Argued January 27, 1983.
Decided March 16, 1983.
Appeal from the Court of Common Pleas, Bradford County, Orphans' Court Division, No. 3, May Term, 1983, Evan S. Williams, J.
Robert J. Landy, Sayre, for appellant.
Michael J. Dowd, Sayre, for appellee.
Before ROBERTS, C.J., and NIX, LARSEN, FLAHERTY, McDERMOTT, HUTCHINSON and ZAPPALA, JJ.
OPINION OF THE COURT
This is a claim for the contents of a decedent's safe deposit box. Appellant contends a gift inter vivos.
We have often stated that a gift among the living must be intentionally made by a delivery of the subject matter of the gift to the donee by the donor; a delivery, actual or constructive, that puts the subject matter beyond the control of the donor.
One who claims a gift inter vivos must, before he may himself testify to the donative intent, establish a prima facie case that the subject matter was delivered to him beyond the power of recall by the donor.
We have several times dealt with the contents of a safe deposit box and have set down rules directly applicable to the case at bar:
To constitute a valid gift inter vivos of the contents of a safe deposit box, two essential elements are requisite: An intention to make an immediate gift, and such an actual or constructive delivery to the donee (a) as to divest the donor of all dominion and control, or (b) if a joint tenancy is created, as to invest in the donee so much dominion and control of the subject matter of the gift as is consonant with a joint ownership or interest therein.
In Re Secary's Estate, 407 Pa. 162, 166, 180 A.2d 572, 574 (1962). We have said these elements may only be established by evidence which is clear, direct, precise, and convincing. In Re Chiarra's Estate, 467 Pa. 586, 359 A.2d 756 (1976), affirmed 478 Pa. 630, 387 A.2d 666 (1978). The trial court found, and we agree, that the appellant's evidence failed to meet these standards.
The court found that appellant had not established prima facie the existence of a gift and therefore, his own testimony was incompetent under the "Dead Man's Act". The court found further that even were it to consider all the testimony placed on record, including that of appellant, the necessary elements had not been established.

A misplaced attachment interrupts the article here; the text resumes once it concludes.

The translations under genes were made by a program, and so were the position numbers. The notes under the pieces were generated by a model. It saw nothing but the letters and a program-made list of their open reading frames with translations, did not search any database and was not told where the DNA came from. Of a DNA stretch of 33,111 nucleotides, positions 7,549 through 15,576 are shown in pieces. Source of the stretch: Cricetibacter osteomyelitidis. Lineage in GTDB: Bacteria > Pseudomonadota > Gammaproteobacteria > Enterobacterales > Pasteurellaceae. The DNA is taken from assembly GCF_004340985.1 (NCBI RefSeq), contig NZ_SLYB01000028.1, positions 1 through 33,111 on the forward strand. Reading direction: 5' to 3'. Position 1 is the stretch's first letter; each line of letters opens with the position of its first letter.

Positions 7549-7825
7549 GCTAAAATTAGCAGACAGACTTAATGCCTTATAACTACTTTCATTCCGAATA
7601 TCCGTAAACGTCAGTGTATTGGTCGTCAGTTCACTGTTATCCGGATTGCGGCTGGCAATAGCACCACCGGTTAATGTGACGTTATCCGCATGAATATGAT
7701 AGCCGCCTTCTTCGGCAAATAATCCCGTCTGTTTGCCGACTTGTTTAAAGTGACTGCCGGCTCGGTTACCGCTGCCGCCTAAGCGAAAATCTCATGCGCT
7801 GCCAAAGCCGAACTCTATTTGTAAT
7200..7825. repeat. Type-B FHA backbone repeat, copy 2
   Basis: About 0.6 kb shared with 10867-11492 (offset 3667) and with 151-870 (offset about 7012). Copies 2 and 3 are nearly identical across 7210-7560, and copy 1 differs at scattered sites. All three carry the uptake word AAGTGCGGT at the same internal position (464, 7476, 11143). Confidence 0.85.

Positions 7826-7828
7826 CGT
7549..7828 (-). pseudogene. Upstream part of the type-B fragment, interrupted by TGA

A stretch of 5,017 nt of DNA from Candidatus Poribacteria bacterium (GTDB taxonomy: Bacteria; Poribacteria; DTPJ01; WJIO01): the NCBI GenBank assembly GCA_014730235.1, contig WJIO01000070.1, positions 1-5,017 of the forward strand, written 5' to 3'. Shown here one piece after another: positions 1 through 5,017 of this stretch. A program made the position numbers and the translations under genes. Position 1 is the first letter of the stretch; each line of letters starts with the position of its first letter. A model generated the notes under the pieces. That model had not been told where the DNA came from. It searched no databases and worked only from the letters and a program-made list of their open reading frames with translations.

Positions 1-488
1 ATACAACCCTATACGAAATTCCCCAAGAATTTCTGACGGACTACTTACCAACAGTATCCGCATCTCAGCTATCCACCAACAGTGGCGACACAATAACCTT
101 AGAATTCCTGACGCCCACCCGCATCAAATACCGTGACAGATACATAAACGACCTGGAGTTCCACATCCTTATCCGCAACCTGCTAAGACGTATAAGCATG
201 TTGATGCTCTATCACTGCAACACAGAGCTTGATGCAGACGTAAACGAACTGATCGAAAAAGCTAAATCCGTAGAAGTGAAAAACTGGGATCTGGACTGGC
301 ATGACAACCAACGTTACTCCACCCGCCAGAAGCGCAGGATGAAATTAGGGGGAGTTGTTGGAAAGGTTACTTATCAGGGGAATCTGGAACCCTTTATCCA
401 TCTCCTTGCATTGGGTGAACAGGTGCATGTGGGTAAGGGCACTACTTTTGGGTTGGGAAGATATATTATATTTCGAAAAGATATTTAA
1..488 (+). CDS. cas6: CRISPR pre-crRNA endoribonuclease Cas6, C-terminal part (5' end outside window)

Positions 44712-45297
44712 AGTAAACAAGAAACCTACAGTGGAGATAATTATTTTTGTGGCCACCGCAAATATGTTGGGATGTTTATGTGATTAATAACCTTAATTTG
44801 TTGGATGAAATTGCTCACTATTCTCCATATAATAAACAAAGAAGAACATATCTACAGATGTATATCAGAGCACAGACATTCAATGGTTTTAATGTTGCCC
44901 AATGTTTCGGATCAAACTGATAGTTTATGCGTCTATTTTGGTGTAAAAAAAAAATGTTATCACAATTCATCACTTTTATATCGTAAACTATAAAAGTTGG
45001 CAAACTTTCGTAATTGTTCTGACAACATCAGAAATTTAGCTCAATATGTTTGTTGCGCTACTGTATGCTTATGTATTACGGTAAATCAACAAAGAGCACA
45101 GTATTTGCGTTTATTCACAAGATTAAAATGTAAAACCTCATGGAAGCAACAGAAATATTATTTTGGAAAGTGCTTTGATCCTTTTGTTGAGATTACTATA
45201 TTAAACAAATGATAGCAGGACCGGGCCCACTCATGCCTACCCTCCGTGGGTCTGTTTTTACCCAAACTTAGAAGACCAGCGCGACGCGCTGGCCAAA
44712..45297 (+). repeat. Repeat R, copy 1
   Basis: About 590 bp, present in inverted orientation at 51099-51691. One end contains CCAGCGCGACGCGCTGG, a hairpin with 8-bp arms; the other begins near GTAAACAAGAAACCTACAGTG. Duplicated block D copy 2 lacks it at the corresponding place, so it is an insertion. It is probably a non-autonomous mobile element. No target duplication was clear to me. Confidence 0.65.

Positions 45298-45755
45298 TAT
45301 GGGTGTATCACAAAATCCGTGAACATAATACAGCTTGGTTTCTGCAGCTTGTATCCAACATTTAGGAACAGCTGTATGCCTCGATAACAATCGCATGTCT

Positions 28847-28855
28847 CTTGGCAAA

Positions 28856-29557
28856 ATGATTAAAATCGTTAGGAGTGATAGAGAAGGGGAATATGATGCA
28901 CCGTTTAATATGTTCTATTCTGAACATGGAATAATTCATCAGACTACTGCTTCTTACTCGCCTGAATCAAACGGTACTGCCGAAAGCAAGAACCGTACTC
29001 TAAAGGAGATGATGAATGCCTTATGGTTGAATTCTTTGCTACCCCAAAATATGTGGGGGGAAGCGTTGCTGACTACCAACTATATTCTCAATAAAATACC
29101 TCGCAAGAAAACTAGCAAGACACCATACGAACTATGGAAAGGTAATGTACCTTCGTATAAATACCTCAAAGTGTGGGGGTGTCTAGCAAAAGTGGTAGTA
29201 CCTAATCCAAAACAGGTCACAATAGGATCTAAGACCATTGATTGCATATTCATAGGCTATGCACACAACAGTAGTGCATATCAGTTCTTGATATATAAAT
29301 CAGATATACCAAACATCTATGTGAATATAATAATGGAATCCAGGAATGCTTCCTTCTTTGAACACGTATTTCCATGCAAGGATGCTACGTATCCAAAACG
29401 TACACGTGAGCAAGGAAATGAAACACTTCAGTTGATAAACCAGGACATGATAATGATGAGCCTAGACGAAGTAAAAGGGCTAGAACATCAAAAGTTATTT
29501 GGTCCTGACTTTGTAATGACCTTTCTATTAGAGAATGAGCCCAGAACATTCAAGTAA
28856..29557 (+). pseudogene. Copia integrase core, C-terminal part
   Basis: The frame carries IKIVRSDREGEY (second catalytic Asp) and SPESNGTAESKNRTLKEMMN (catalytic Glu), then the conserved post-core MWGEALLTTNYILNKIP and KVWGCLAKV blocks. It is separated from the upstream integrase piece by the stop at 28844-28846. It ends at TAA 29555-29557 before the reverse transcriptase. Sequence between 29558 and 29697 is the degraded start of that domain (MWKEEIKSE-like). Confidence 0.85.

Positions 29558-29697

Act of May 23, 1887, P.L. 158, No. 89 § 5(e), 28 P. S. § 322 (Repealed); 42 Pa.C.S.A. § 5930.
The two witnesses offered by claimant to establish the prima facie case failed of their mission when their testimony proved that, whatever intentions might have existed in the mind of the decedent, one was that the money was to be available if needed by the decedent.
Claimant offered the testimony of two witnesses, Mr. Charles Johnson and his wife Shirley, each of whom were employed at the complex in which decedent resided. Mrs. Johnson, who performed weekly housekeeping chores for the decedent, testified as follows:
Q. Now directing your attention to the period at or about the end of the year 1977. Can you tell us whether or not you had any conversations with Carl concerning Mr. Marrone?
A. Yes, we did.
Q. And you say we, by we who do you mean?
A. It was in December 30 of 1977, Carl had asked Charlie and I, my husband, if we would stop in after work and have a New Year's drink with him before we went home because he would not see us on the weekend. So we said sure. So we stopped in and Carl and Charlie and I were talking. We were talking about different things and then Carl brought up about the money that he had given Gene and he said it was the amount of $5,000.00 and that it was in the safety deposit box and that Gene had a key to the box and that the money there, you know, would be used by Carl if he needed it.
Notes of Testimony, November 13, 1979, at 5-6.
The testimony of Mr. Johnson, maintenance supervisor at the residence, was to similar effect:
Q. What, if anything, did you hear him say regarding the money for Mr. Marrone?
A. I heard Carl say that he gave Gene $5,000.00 in an envelope and Gene took it and put it in a safe deposit box, which Carl could use it if he needed it.
Notes of Testimony, November 13, 1979 at 11.
Decedent had the right to use the funds during his lifetime. Hence, the dominion and control that must be relinquished by the donor was qualified by its availability for decedent's needs. Legal ownership of the safe deposit box was in decedent. That claimant was the only one who ever used the box does not argue that its contents were his or kept for reasons other than those produced by his own evidence. Appellant failed to carry the high burden of proving an inter vivos gift.
The decree of the Orphans' Court is hereby affirmed, with each party to pay its own costs.
ROBERTS, C.J., concurs in the result.